On This Day Pre-Y2K

Confused by any of the jargon you see below? Check the Y2K Glossary!

January 5, 2000 Permalink

I am certainly willing to say that my assessment of the threat, as things have played out, was incorrect. I did not think that fix-on-failure would work as well as a $500+ billion expenditure seems to have worked so far. I am indeed perplexed by the fact that those companies, nations, and local governments that spent almost nothing to fix y2k seem to be performing as well as, say, Microsoft. Did I expect this? No. Did Koskinen expect this? No. What mainstream source went into print with this message as recently as a week ago?

There was no 72-hour storm, no brownouts or blackouts. We were told by those in authority that there would be. They were wrong. Now, let me say here, they were closer to the truth than I was. But the perplexing truth, so far, is that the bell-shaped curve did not appear. There have been no big events. But, statistically speaking, there should have been some, somewhere. The governments of the world was planning on at least some. That was why there were no New Years Eve vacations for policemen anywhere in the industrial world. So, the middle of the road position was also wrong. I mean, so far, it was wrong. It sure seems wrong.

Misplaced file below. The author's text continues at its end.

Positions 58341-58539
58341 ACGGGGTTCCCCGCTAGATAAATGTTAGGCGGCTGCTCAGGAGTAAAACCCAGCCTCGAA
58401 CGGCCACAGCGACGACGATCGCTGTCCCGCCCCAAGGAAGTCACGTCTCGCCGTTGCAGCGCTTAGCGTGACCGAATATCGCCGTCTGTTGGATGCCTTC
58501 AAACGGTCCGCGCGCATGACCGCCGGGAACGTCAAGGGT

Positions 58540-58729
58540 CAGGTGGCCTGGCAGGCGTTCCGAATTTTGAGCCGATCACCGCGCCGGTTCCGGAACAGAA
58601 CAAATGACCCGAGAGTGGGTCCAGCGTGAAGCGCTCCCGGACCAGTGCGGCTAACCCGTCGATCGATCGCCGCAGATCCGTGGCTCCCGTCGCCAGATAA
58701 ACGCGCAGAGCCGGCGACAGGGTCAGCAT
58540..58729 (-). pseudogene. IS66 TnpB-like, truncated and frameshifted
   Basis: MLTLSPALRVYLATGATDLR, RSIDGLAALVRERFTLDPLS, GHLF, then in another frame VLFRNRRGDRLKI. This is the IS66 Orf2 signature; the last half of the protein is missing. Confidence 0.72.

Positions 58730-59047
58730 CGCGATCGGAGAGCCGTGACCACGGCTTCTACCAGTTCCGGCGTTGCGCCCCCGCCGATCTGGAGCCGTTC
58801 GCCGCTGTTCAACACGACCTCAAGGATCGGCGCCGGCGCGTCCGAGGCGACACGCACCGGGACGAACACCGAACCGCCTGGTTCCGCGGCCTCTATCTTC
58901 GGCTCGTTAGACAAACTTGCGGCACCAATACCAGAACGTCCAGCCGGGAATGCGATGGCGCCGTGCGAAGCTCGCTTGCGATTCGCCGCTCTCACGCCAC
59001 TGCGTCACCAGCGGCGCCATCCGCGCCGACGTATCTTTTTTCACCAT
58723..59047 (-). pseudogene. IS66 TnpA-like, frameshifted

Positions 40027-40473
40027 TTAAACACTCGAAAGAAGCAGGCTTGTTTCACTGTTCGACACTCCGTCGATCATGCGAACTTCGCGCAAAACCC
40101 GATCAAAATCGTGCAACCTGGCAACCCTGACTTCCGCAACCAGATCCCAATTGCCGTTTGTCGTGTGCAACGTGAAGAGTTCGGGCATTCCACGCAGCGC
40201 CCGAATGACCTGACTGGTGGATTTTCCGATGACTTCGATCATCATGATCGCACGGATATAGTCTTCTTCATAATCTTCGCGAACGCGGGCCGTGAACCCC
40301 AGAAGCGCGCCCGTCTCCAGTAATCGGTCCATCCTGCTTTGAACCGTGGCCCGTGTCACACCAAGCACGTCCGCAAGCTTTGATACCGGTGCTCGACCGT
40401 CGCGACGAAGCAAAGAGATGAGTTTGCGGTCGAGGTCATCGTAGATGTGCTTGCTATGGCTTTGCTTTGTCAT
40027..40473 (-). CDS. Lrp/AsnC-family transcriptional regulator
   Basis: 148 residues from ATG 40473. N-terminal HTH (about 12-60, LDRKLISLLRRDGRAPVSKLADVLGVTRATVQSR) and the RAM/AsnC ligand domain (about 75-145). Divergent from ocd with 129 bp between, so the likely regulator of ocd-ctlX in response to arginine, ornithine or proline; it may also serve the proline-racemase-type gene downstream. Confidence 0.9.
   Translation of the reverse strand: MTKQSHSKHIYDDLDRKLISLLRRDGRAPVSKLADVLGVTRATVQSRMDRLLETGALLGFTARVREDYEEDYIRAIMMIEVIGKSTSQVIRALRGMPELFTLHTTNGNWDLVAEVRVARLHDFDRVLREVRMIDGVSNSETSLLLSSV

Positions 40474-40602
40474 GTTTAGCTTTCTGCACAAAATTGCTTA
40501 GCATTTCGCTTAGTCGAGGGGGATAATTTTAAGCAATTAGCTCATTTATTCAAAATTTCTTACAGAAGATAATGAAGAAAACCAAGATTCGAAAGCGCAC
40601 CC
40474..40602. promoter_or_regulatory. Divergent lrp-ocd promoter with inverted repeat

Y2K’s effects, so far, have taken all of the specialists by surprise. No one knows how much money was spent to fix it. No one knows what constituted wise y2k repair spending. There was no year of testing, yet we were assured in early 1998 that a year of final testing was mandatory for safe, secure systems. Most organizations never got their systems finished, so they could not run final testing. But there has been no catastrophic failure of any organization yet.

Because optimism is mainstream, the absence of a bump in the road has not called forth public self-searching among mainstream y2k prognosticators. There should be a little repentance here, too. The mainstrwem assessment assumed that there would be visible differences between those organizations that prepared and those that adopted a fix-on-failure strategy.

So, for the record, let me say this: the evidence that I posted on this Web site for three years did not indicate that fix on failure would work as well for organizations as spending $50 million or $950 million. I did not see that those companies that turned in “we’re compliant” statements to the Securities & Exchange Commission seem to have no competitive advantage over those companies that did not submit such confident reports. I am indeed perplexed. I call upon y2k mainstream prognosticators to explain this anomaly. I am open to suggestions.

—Gary North, garynorth.com, 01/05/00

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